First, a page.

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Exploring the sun with big data
Analytical advances help probe the profound questions of our universe
By Daniel Teachey, SAS Insights Editor
What can we learn from a satellite orbiting 1 million miles from Earth? What is happening on the face of the sun that is turned away from Earth? How does our heliosphere – the magnetic bubble in which our sun and planets reside – interact with interstellar space?
Those are the kinds of questions that confront astrophysicists and astronomers as they explore the mysteries of our universe. One is to solve why the sun’s corona – the outermost layer of its atmosphere – is 300 times hotter than the sun’s surface, which is already 5,600 degrees Celsius (10,000 degrees Fahrenheit). Scientists suspect that energy trapped in magnetic fields somehow causes this intense heating, and coronal loops are probably key in this ongoing investigation.
Instead of iterative analysis of data subsets, scientists can now rapidly find points of interest in big data and then look more closely at just what is relevant.
Coronal loops are bright, dynamic structures that appear as arcs above the sun's surface. They glow from hot plasma and reach temperatures well above 1 million degrees. The electrified plasma flows along the curving lines of powerful magnetic fields. These luminous magnetic arches are associated with solar spots, which add considerably to X-ray and ultraviolet radiation from the outer solar atmosphere – and into the upper atmosphere of Earth.
The astrophysicist community speculates that when these powerful arches are created, magnetic reconnection occurs – a physical process where magnetic energy is converted to kinetic energy, thermal energy and particle acceleration.
This is the moment that researchers Lars Daldorff and Siavoush Mohammadi want to identify and understand. Daldorff is an atmospheric, oceanic and space sciences research fellow at the University of Michigan and a consultant for NASA’s Goddard Space Flight Center. Mohammadi is a consultant with Infotrek, a Swedish business intelligence and data warehousing company.
They joined forces to tackle a big stumbling block in the discovery process – the crush of data that threatens to drown scientific processes in information and inhibit the ability to transform it into insight and knowledge.
When physicists use large supercomputers to simulate the sun, it produces massive amounts of data. But the phenomenon of interest is usually located at a specific point in time and space, essentially creating a needle-in-a-haystack situation. What you’re looking for is somewhere in the data, but you usually do not know where or even when in the data it can be found. The researcher then has to slice the data into smaller portions based on qualified guesses of where it might be.
The problem is that even if you are lucky and just happen to find an interesting phenomenon on your first guess, you can’t be sure that it is the only phenomenon of interest in the data. This means that the time between the gathering of data (from numerical simulations of the sun in this case) and insight about your data becomes very long.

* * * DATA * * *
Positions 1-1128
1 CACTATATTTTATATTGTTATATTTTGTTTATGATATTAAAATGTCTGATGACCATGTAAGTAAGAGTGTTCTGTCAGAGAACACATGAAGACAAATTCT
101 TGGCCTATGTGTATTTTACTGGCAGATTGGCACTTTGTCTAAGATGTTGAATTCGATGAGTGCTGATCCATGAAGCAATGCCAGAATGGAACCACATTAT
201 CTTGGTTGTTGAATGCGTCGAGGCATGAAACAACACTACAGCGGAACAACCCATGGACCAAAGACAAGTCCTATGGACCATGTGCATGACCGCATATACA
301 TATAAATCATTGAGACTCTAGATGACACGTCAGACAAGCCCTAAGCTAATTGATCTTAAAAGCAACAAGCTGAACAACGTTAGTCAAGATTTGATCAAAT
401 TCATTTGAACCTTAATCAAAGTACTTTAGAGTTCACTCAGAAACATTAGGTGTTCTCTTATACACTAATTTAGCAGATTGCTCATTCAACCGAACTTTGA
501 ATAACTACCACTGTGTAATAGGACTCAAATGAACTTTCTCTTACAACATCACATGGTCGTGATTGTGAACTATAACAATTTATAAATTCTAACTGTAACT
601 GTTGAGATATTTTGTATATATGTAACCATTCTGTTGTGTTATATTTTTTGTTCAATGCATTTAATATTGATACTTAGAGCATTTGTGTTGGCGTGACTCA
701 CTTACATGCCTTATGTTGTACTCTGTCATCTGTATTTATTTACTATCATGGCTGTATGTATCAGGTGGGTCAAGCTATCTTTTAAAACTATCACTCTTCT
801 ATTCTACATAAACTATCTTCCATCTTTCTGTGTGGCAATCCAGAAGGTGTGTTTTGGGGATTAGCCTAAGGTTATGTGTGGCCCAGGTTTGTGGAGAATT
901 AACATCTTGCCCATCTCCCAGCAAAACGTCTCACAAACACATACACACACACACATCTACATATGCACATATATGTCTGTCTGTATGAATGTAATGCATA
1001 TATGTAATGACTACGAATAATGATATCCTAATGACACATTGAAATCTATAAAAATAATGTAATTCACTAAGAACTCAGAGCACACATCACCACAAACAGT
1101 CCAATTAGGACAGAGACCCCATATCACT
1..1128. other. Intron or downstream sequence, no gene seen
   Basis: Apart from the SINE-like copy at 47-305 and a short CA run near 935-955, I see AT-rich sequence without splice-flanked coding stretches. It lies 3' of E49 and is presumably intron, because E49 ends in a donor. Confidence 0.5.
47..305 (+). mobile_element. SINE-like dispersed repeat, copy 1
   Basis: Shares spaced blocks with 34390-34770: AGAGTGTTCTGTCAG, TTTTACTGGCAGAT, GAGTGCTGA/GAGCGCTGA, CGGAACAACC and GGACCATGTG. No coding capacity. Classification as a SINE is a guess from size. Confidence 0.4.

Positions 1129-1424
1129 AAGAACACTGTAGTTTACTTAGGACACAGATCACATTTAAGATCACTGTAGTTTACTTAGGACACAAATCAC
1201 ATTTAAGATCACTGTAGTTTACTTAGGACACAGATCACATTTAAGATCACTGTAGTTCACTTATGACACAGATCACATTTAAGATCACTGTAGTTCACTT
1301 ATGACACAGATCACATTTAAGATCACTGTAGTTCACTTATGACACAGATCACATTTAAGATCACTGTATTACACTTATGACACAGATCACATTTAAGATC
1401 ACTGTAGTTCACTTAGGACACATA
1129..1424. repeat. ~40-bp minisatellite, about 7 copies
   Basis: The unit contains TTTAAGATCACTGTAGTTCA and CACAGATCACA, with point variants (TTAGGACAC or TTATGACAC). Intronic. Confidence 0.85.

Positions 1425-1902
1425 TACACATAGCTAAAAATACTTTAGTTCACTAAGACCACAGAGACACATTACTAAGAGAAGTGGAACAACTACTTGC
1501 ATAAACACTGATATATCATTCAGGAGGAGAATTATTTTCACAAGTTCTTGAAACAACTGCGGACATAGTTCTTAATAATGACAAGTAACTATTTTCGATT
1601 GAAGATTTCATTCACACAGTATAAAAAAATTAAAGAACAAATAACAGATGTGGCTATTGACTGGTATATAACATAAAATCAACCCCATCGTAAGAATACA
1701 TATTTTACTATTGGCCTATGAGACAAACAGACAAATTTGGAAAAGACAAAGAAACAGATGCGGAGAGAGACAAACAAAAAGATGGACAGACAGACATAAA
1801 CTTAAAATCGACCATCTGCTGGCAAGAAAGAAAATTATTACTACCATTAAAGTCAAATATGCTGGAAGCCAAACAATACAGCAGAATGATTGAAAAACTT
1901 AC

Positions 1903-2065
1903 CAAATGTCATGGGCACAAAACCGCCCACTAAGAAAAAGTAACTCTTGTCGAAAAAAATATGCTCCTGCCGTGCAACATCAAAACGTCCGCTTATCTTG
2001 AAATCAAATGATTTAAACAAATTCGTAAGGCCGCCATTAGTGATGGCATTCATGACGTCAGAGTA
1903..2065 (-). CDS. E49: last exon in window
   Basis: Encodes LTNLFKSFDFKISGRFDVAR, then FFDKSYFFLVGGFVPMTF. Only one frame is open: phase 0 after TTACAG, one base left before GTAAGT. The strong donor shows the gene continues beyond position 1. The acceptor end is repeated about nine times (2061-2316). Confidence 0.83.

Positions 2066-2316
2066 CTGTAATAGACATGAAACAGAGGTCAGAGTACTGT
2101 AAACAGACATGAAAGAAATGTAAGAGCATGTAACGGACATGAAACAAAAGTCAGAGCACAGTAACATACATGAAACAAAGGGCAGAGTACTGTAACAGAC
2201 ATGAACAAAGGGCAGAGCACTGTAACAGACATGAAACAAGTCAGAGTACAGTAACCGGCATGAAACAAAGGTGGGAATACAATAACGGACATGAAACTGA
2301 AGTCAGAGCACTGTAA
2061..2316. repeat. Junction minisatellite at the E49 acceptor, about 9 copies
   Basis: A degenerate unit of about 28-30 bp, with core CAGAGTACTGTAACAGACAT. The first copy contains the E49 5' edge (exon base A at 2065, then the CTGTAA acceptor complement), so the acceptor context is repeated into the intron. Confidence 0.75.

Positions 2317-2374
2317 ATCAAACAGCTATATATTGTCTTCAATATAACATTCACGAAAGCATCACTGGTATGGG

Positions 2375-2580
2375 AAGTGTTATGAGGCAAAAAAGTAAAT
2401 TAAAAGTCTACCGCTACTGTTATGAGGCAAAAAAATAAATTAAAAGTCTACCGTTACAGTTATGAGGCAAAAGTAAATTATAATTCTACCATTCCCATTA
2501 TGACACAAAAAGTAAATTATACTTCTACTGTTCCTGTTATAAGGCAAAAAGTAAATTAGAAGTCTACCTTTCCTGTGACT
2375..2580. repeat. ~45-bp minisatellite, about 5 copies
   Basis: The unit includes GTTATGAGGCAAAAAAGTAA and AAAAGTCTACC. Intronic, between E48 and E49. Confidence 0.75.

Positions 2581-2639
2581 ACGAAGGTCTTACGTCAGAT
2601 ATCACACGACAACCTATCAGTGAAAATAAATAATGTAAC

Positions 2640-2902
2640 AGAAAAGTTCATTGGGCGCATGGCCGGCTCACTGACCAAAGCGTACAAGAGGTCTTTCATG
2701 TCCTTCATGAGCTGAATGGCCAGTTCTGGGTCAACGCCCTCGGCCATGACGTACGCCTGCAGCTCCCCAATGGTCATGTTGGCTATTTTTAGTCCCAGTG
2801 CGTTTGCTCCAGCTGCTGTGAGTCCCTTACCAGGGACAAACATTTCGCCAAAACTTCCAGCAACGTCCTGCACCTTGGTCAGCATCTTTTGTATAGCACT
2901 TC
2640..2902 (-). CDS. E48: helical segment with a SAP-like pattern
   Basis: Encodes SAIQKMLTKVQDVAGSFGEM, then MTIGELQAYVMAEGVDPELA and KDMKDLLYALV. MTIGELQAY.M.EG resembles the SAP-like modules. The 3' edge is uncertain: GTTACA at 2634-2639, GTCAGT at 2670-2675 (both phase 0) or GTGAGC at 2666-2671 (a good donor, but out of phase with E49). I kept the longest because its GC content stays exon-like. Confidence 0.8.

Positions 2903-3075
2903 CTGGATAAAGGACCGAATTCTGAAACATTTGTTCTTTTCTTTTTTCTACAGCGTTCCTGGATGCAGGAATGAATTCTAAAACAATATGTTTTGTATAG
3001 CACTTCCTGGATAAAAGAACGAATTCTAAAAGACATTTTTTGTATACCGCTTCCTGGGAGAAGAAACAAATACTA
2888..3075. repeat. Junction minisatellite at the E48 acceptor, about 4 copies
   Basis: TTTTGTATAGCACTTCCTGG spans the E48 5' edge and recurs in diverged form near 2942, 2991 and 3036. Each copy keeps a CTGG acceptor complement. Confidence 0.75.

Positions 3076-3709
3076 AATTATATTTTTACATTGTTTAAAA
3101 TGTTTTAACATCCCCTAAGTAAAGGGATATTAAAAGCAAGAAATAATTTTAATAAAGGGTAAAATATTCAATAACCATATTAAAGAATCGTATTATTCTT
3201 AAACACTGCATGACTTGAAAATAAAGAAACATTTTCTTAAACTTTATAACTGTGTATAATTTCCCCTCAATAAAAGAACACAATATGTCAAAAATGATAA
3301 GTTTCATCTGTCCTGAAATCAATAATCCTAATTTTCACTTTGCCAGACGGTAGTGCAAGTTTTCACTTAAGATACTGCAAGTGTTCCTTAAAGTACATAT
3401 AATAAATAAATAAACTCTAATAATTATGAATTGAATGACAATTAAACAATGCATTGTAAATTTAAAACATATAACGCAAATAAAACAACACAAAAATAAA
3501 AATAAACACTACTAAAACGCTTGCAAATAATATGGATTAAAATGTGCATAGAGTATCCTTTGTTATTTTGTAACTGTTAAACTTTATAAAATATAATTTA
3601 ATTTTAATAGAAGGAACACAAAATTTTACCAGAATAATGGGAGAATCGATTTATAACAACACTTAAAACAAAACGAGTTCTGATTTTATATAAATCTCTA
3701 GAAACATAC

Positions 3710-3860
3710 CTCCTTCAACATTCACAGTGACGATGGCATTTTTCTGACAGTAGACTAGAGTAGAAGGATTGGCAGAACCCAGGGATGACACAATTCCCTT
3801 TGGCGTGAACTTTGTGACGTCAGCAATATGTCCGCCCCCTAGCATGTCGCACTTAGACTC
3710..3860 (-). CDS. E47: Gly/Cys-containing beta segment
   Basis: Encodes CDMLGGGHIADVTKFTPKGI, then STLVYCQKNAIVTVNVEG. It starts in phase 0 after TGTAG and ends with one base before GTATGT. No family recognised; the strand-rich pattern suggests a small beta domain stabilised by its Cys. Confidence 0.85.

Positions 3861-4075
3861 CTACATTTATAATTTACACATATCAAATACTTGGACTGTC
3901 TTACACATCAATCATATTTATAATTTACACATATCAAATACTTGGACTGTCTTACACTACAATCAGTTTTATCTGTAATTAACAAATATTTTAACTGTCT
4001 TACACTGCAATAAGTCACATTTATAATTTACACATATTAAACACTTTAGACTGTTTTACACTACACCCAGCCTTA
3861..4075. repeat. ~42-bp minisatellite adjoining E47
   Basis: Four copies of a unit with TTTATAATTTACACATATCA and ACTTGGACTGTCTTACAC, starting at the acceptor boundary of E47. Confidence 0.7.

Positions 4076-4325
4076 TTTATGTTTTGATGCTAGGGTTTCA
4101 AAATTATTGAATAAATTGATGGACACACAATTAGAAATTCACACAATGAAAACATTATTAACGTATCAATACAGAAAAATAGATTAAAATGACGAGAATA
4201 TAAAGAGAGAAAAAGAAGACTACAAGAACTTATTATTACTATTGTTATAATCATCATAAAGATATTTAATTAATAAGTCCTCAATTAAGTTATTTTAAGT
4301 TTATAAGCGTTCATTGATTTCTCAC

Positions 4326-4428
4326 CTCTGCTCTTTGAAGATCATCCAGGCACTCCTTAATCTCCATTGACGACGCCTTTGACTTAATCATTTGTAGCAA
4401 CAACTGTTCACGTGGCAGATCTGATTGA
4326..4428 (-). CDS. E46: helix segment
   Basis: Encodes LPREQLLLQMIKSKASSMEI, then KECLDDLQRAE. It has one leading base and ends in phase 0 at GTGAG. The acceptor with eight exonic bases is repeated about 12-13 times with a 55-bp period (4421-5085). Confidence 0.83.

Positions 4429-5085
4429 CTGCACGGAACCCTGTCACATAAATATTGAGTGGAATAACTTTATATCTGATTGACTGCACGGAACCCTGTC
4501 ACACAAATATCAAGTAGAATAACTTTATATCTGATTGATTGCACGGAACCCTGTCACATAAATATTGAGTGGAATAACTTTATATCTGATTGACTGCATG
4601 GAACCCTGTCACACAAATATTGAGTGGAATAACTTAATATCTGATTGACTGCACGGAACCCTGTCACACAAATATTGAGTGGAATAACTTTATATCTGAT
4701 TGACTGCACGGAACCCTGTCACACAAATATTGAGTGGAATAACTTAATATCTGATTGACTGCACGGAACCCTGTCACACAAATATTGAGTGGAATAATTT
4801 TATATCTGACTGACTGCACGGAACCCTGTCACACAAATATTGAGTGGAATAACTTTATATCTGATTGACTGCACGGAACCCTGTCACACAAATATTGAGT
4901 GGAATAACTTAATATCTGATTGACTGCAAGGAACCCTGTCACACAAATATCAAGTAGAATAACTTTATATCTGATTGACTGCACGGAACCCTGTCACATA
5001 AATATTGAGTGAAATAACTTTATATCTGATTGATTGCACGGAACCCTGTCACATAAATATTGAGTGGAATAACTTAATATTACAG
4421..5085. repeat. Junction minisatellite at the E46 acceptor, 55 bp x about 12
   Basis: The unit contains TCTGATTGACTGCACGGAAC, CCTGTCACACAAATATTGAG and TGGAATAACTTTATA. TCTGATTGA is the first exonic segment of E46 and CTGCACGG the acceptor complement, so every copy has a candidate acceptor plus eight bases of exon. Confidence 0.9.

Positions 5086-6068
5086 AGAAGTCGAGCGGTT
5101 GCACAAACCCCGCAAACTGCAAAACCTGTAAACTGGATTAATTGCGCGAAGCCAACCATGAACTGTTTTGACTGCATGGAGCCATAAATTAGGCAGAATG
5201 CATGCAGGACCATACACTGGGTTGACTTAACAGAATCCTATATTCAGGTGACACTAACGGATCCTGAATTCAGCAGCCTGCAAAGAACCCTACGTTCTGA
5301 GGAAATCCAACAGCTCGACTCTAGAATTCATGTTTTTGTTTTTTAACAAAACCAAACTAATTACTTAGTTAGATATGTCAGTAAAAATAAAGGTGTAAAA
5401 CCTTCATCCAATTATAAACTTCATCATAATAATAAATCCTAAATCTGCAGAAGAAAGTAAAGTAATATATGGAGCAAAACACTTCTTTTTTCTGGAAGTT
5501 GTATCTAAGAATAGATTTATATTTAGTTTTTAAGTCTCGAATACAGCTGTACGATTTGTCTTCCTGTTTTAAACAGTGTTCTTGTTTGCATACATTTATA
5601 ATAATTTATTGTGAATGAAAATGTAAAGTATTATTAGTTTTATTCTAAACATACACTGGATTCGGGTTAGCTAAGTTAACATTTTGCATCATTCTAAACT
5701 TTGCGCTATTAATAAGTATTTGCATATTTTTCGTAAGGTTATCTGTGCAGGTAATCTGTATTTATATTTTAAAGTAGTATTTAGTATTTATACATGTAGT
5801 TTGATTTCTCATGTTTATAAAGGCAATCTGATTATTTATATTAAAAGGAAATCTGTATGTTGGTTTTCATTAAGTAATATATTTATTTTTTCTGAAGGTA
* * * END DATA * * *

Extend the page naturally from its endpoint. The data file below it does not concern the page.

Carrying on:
What if you could scan the entire haystack at once to find the needle? What if, after you have found the needle(s), you could simply export the data of interest to do full analysis on only what matters?
Those are the questions Daldorff and Mohammadi sought to answer when they looked to commercial analytics solutions to explore, categorize and display the large amount of solar research project data from the plasma simulations Daldorff had conducted for NASA. Technical advances known as automatic explorative analysis of data – widely used in the business world, such as to create customer intelligence – gained a new role helping scientists seeking understand our universe.
The duo has been using SAS® Visual Analytics – a big data discovery, interactive exploration and reporting tool that works in memory. Many of the analytical methods used by SAS Visual Analytics are standardized and used for data analytics in numerous industries. The methods for identifying points of interest, finding relevant data relationships, performing analysis, visualizations and creating reports are the same, whether you’re working with business or scientific data.
“Our hope is these results can help with solar magnetic loops research at NASA and, at the same time, our work will show the effectiveness of explorative analysis of data in other data-intensive fields,” said Daldorff and Mohammadi in presenting their work at the 2015 Joint Statistical Meetings in Seattle. “There are numerous possibilities for this new application that could potentially help various types of researchers – in academia, business and science – obtain quicker insights and results from their research’s big data.”